Legends of Tomorrow: All 7 seasons ranked from worst to best

The Arrowverse's outcasts and misfits delivered plenty of memorable adventures, but which season of DC's Legends of Tomorrow truly reigns supreme?

Legends of Tomorrow -- "Swan Thong" -- Image Number: LGN515c_0473b.jpg -- Pictured (L-R): Caity Lotz as Sara Lance/White Canary, Matt Ryan as Constantine, Olivia Swan as Astra, Dominic Purcell as Mick Rory/Heatwave and Nick Zano as Nate Heywood/Steel -- Photo: Bettina Strauss/The CW -- © 2020 The CW Network, LLC. All Rights Reserved.
Legends of Tomorrow -- "Swan Thong" -- Image Number: LGN515c_0473b.jpg -- Pictured (L-R): Caity Lotz as Sara Lance/White Canary, Matt Ryan as Constantine, Olivia Swan as Astra, Dominic Purcell as Mick Rory/Heatwave and Nick Zano as Nate Heywood/Steel -- Photo: Bettina Strauss/The CW -- © 2020 The CW Network, LLC. All Rights Reserved. /

The Arrowverse's kookiest show may have come to an abrupt end but that hasn't stopped audiences around the world from appreciating the absolutely bonkers bonanza that was DC's Legends of Tomorrow.

The show aired for seven seasons on The CW, functioning as a spinoff of both Arrow and The Flash designed to give some of those shows' most popular supporting characters more of a leading role. It took a while to find its footing but it ultimately grew stronger when it shed those initial shackles and did its own thing, becoming one of the most unusual - and yet beloved - shows on television.

It aired seven seasons before it was prematurely cancelled (which isn't a sentence we should be saying about any shows that ran for seven seasons), and The CW still doesn't feel whole without its presence. But that won't stop us from celebrating its unique legacy, so let's take this opportunity to do just that and look back at all of its seasons, ranking them while we're at it.

Legends of Tomorrow season 4
DC's Legends of Tomorrow -- "Hey, World!" -- Image Number: LGN416b_0392b.jpg -- Pictured (L-R): Ramona Young as Mona, Jes Macallan as Ava Sharpe, Adam Tsekhman as Agent Gary Green, Caity Lotz as Sara Lance/White Canary, Courtney Ford as Nora Darhk, Nick Zano as Nate Heywood/Steel, Brandon Routh as Ray Palmer/Atom, Maisie Richardson-Sellers as Charlie, Shayan Sobhian as Behrad and Matt Ryan as Constantine -- Photo: Katie Yu/The CW -- © 2019 The CW Network, LLC. All Rights Reserved. /

7. Season 4

Legends of Tomorrow might have been at its best when it was at its most fun, but season 4 took too big of a step into silly territory. This time, the Legends took on the "mythteries", battling ancient mythical creatures all while preparing to battle the demon known as Neron.

The good thing about Legends' weakest season is that it wasn't bad, it just wasn't up to the same high standard as the rest of the show. It was still engaging on a weekly basis, producing some awesome standalone episodes, particularly the midseason finale "Legends of To-Meow-Meow" and "Séance and Sensibility", which featured the show's iconic musical number.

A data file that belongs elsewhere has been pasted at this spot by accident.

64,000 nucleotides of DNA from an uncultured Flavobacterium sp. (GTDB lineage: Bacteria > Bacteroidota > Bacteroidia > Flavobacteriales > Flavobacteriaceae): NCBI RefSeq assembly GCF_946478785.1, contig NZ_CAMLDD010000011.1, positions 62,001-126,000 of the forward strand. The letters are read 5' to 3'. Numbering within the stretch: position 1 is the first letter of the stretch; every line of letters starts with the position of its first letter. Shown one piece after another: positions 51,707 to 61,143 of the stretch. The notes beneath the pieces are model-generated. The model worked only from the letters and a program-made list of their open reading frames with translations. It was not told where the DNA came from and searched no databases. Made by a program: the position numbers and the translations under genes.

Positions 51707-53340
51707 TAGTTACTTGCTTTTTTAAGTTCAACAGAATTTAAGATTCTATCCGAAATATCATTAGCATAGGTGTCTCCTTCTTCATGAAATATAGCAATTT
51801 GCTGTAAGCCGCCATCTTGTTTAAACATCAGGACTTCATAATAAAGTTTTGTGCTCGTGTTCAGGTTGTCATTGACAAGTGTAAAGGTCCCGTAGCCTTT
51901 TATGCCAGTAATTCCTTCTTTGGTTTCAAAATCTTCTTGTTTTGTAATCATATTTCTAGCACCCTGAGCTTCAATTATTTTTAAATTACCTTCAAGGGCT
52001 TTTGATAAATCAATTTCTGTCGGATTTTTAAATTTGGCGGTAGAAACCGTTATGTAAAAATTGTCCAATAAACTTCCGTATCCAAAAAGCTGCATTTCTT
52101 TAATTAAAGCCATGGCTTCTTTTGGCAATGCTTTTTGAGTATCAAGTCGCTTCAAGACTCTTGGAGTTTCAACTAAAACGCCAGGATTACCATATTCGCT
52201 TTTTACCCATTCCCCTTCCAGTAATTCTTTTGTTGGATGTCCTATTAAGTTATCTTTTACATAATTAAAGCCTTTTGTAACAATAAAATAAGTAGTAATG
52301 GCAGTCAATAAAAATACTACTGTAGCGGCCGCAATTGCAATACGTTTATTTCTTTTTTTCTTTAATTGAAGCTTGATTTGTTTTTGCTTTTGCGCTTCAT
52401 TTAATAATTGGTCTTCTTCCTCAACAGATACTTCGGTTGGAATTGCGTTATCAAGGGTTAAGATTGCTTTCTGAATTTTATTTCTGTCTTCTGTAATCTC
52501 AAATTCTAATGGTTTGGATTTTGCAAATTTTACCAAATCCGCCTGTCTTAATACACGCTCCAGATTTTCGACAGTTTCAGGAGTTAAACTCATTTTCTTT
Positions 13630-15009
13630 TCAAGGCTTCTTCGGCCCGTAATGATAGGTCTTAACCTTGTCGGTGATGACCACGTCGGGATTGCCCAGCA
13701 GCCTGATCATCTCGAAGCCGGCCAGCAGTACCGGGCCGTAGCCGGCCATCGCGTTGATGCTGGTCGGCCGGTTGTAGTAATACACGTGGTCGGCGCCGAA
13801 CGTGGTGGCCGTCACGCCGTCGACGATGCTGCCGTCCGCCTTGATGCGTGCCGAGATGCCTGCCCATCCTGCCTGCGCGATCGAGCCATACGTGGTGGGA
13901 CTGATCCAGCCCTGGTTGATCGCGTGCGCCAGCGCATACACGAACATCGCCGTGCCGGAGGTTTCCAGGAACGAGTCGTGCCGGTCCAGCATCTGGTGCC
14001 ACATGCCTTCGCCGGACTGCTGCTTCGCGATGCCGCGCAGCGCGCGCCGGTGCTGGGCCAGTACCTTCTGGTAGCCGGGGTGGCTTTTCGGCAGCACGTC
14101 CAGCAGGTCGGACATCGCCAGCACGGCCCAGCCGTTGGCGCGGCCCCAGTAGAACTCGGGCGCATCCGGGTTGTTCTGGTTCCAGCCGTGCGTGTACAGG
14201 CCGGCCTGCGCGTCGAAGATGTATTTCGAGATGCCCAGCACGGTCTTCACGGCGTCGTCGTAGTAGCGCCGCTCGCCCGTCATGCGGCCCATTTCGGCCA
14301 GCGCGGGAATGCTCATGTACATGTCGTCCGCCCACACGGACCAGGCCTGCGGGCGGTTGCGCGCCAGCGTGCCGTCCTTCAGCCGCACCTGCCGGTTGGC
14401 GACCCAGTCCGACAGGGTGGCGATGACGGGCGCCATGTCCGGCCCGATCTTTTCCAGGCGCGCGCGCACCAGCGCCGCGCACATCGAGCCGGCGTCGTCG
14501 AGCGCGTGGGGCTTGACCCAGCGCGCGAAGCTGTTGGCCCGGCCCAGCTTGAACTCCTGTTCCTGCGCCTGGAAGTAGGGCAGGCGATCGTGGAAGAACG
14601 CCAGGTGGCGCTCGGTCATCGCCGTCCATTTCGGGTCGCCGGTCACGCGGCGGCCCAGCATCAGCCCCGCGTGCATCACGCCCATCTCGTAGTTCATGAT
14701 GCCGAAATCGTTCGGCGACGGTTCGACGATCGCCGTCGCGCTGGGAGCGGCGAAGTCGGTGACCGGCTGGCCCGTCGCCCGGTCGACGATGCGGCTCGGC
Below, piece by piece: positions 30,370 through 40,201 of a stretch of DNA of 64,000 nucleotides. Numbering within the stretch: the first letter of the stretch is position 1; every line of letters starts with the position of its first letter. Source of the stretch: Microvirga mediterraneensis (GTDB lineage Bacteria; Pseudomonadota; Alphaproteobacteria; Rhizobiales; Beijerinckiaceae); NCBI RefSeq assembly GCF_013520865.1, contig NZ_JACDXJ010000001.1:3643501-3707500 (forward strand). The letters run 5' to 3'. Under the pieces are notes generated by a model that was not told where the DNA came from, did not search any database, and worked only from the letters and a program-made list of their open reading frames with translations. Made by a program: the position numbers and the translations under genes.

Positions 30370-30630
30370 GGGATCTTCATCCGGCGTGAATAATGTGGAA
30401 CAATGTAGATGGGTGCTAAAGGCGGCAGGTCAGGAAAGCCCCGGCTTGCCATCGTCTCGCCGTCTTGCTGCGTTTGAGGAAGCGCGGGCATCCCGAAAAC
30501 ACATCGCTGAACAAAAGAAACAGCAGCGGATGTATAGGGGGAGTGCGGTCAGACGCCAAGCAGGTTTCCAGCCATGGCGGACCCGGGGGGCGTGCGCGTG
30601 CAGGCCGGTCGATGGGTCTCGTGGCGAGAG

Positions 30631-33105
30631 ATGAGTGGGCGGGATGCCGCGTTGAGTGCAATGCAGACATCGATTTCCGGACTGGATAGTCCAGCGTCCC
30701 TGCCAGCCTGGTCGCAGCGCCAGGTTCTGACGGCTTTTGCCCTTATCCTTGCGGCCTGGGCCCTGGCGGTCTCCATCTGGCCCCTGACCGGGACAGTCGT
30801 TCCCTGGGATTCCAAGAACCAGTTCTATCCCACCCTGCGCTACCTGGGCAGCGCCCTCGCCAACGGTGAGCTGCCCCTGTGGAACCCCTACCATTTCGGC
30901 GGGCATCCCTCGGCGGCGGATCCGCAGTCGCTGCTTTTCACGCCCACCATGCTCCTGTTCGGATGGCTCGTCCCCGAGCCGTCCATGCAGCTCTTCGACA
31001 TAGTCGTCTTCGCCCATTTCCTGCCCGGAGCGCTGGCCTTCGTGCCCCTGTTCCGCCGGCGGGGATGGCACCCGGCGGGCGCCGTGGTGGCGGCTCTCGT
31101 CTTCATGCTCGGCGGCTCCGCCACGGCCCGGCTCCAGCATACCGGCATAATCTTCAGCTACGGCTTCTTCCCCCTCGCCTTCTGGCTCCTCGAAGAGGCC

Some of the long-term stories were great too, with John Constantine's arrival paving the way for some serious storytelling amidst all the silliness, while the full-time addition of Ava allowed for a deeper exploration of the "Avalance" romance.

6. Season 1

The first season of Legends of Tomorrow brought our beloved team together for an unforgettable adventure through time and space. Their mission was to stop and kill the immortal tyrant Vandal Savage at three different points in time so that they could rid the world of his reign of terror forever. And, for the most part, it succeeded.

The season's issues stemmed from the fact that it didn't get to stand out in a crowded sci-fi/fantasy landscape, which wasn't helped by the fact that Savage was a very one-dimensional villain. That being said, season 1's strengths are often overlooked, as its was a pretty solid opening to the show. No, it didn't get everything right from the offset, but it found its footing the longer that it went on and stuck its landing pretty well, too.

It also featured some great standalone episodes, including the phenomenal "Star City 2046", which remains one of Legends' best ever episodes.

Legends of Tomorrow season 6
Legends of Tomorrow -- "Meat: The Legends" -- Image Number: LGN602fg_0018r.jpg -- Pictured: Caity Lotz as Sara Lance -- Photo: The CW -- © 2021 The CW Network, LLC. All Rights Reserved. /

5. Season 6

The season in which the Legends finally tackled the one thing that had eluded the Arrowverse heroes of Earth-1/Earth-Prime: Aliens. Legends of Tomorrow season 6 was set in space, as a close encounter of the Legends kind resulted in a host of aliens getting loose in the time stream, forcing the rest of the outcasts and misfits to hunt them down and eliminate them, all while looking for their leader Sara Lance (who had been abducted).

This one was so unbelievably Legends and it was successful because of that. If any show was going to successfully make aliens work on TV, it was Legends; and they pulled it off, opting for B-movie-esque special effects and limited CGI to bring the critters to life. We also got some major twists in there regarding the aliens, specifically one who was apparently hiding in plain sight all along.

I will say that season 6 does occasionally suffer from an overreliance on silliness and the decision to replace Sara with an immortal clone was questionable at best, but the good does outweigh the bad. One of the reasons for that is its focus on Avalance, with the episode in which we get that long-awaited proposal being one of the finest hours Legends of Tomorrow ever produced.